In 1835, suffering from ill-health, JMC travelled to the Cape of Good Hope. This part of what is now South Africa was favoured as a place to convalesce by Europeans based in India. It was in the Cape that JMC met not only the famous astronomer and an inventor of photography Sir John Herschel (1792-1871), but also the man whom JMC would marry in 1838: Charles Hay Cameron (1795-1880). Charles was in the Cape recovering from a malarial illness. A disciple of the philosopher Jeremy Bentham, he was a reformer of law in India and education, who also invested in coffee plantations (in 1848) in Sri Lanka.
Julia and Charles married in Calcutta, where she became a prominent hostess in the city’s British Indian society. During the 1840s, she corresponded regularly with John Herschel about developments in the science and technology of photography. He sent her two dozen calotypes and daguerreotypes, which were the first photographs he had ever set eyes on. The Camerons raised eleven children: five of their own; five orphans (children of relatives); and an Irish girl named Mary Ryan (whom they found begging on Putney Heath).
The entire Cameron family relocated to England in 1845, possibly because their two older children had settled there, and Charles had retired. They settled in Royal Tunbridge Wells in Kent. They became friendly with one of their neighbours, the poet Henry Taylor (1800-1886), who had worked in the Colonial Office under Robert William Hay (1786-1861), who might well have been related to Charles Hay Cameron’s mother. Later, the Camerons moved to East Sheen, which is closer to London than Tunbridge Wells.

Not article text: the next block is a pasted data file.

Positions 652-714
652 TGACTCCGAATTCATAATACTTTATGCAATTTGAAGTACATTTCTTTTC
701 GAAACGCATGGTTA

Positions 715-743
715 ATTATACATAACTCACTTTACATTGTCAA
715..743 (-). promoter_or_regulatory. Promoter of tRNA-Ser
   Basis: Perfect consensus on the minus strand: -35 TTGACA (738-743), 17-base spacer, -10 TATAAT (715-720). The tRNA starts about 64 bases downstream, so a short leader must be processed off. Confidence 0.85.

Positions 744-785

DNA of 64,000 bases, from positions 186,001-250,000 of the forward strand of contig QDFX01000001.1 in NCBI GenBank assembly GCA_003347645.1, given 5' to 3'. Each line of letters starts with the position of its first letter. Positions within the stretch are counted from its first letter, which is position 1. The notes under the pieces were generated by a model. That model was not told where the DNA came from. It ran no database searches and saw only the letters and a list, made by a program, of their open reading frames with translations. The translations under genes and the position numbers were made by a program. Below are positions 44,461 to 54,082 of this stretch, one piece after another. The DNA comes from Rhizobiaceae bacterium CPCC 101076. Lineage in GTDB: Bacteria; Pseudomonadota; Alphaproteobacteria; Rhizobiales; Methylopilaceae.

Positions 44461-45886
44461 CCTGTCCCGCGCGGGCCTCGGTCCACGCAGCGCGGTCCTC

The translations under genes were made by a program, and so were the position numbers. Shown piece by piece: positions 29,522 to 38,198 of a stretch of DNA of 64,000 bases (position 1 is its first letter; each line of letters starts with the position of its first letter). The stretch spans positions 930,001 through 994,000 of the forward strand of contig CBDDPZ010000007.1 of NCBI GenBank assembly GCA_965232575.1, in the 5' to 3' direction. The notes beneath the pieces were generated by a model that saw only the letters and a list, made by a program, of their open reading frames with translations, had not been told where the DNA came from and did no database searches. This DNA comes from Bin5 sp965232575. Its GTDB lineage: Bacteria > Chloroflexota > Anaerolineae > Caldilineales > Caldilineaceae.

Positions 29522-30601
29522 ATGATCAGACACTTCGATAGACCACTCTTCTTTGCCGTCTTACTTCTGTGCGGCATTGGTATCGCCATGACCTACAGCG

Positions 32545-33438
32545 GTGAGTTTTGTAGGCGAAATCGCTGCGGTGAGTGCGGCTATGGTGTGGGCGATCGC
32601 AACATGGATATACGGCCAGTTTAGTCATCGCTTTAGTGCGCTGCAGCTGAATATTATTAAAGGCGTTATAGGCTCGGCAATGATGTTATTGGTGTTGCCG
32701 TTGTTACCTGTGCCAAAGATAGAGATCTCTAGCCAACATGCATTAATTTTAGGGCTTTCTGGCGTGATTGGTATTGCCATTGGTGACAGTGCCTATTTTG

It was through Henry Taylor and Julia’s sister Sara (1816-1887), who was married to Henry Thoby Prinsep (1793-1878), an official in the Indian Civil Service, that JMC was introduced to a set of noteworthy Victorian cultural figures. Henry and Sara had returned to England from India in 1835, and were living in (the now demolished) Little Holland House next to the house of the artist Lord Leighton, near Holland Park in west London. Their home became a meeting place for famous artists, as will be described later. It was here that Sara held a salon for pre-Raphaelite artists, poets, and aristocrats with an interest in artistic activities. At Sara’s home, JMC encountered, amongst other worthy cultural figures, the poet Alfred Tennyson (1809-1892).
Tennyson rented Farringford House in Freshwater Bay on the Isle of Wight (‘IOW’) in 1853, and purchased it three years later. In 1860, after a long visit to Tennyson on the IOW, the Camerons bought a property next door to Tennyson’s and named it Dimbola after one of their (then coffee) plantations in Sri Lanka. TO BE CONTINUED
OUR CAR FERRY from Lymington docked at Yarmouth on the Isle of Wight after dark on a rainy evening in September 2022. As we drove to our friend’s house in Ventnor, we passed a building whose name, Dimbola, brought back memories of an exotic trip we made 28 years ago.